Every investor in The Company for Cooperative Insurance (TADAWUL:8010) should be aware of the most powerful shareholder groups. Institutions will often hold stock in bigger companies, and we expect to see insiders owning a noticeable percentage of the smaller ones. Companies that used to be publicly owned tend to have lower insider ownership.
With a market capitalization of ر.س9.1b, Company for Cooperative Insurance is a decent size, so it is probably on the radar of institutional investors. Our analysis of the ownership of the company, below, shows that institutions own shares in the company. We can zoom in on the different ownership groups, to learn more about Company for Cooperative Insurance.
What Does The Institutional Ownership Tell Us About Company for Cooperative Insurance?
Many institutions measure their performance against an index that approximates the local market. So they usually pay more attention to companies that are included in major indices.
As you can see, institutional investors have a fair amount of stake in Company for Cooperative Insurance. This suggests some credibility amongst professional investors. But we can't rely on that fact alone since institutions make bad investments sometimes, just like everyone does. It is not uncommon to see a big share price drop if two large institutional investors try to sell out of a stock at the same time. So it is worth checking the past earnings trajectory of Company for Cooperative Insurance, (below). Of course, keep in mind that there are other factors to consider, too.
We note that hedge funds don't have a meaningful investment in Company for Cooperative Insurance. Our data shows that General Organization for Social Insurance is the largest shareholder with 26% of shares outstanding. With 19% and 2.0% of the shares outstanding respectively, Public Pension Agency and BlackRock, Inc. are the second and third largest shareholders.
A closer look at our ownership figures suggests that the top 11 shareholders have a combined ownership of 50% implying that no single shareholder has a majority.
While it makes sense to study institutional ownership data for a company, it also makes sense to study analyst sentiments to know which way the wind is blowing. Quite a few analysts cover the stock, so you could look into forecast growth quite easily.
Insider Ownership Of Company for Cooperative Insurance
While the precise definition of an insider can be subjective, almost everyone considers board members to be insiders. Company management run the business, but the CEO will answer to the board, even if he or she is a member of it.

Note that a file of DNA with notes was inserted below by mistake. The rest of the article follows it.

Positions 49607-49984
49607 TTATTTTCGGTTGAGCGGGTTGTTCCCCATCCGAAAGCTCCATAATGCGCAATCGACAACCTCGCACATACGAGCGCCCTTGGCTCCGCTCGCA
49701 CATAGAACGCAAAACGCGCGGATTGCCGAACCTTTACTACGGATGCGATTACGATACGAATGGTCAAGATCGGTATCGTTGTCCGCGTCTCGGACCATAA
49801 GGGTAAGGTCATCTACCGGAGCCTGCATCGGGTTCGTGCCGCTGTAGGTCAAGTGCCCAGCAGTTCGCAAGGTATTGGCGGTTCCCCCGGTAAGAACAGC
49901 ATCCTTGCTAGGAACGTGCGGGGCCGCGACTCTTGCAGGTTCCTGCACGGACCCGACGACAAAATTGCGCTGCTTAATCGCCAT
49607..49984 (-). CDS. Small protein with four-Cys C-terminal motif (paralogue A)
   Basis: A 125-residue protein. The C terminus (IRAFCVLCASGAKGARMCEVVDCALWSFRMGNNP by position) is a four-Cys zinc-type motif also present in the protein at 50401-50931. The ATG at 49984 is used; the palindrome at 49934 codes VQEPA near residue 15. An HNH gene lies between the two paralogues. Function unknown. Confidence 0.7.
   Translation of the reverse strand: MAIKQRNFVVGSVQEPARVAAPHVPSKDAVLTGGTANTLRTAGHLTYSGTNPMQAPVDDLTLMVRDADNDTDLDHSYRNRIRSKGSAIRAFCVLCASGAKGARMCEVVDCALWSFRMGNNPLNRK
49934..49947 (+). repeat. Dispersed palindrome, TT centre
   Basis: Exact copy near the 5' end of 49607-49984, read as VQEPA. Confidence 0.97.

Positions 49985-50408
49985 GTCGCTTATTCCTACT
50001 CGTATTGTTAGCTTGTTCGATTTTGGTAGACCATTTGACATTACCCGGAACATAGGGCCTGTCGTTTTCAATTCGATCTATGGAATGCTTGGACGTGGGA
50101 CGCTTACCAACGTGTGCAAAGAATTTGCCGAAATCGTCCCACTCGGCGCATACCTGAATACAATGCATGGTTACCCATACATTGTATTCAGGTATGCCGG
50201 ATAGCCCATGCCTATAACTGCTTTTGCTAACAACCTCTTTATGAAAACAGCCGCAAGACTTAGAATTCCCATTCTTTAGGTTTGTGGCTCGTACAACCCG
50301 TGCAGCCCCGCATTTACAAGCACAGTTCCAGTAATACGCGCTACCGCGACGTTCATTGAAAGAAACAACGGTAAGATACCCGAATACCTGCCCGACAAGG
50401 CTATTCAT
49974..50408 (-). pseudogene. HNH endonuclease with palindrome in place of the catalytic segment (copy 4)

I generally consider insider ownership to be a good thing. However, on some occasions it makes it more difficult for other shareholders to hold the board accountable for decisions.
Our most recent data indicates that insiders own less than 1% of The Company for Cooperative Insurance. It's a big company, so even a small proportional interest can create alignment between the board and shareholders. In this case insiders own ر.س317k worth of shares. It is good to see board members owning shares, but it might be worth checking if those insiders have been buying.
General Public Ownership
The general public, who are usually individual investors, hold a 49% stake in Company for Cooperative Insurance. This size of ownership, while considerable, may not be enough to change company policy if the decision is not in sync with other large shareholders.
While it is well worth considering the different groups that own a company, there are other factors that are even more important. Consider risks, for instance. Every company has them, and we've spotted 1 warning sign for Company for Cooperative Insurance you should know about.
If you would prefer discover what analysts are predicting in terms of future growth, do not miss this free report on analyst forecasts.
NB: Figures in this article are calculated using data from the last twelve months, which refer to the 12-month period ending on the last date of the month the financial statement is dated. This may not be consistent with full year annual report figures.
This article by Simply Wall St is general in nature. We provide commentary based on historical data and analyst forecasts only using an unbiased methodology and our articles are not intended to be financial advice. It does not constitute a recommendation to buy or sell any stock, and does not take account of your objectives, or your financial situation. We aim to bring you long-term focused analysis driven by fundamental data. Note that our analysis may not factor in the latest price-sensitive company announcements or qualitative material. Simply Wall St has no position in any stocks mentioned.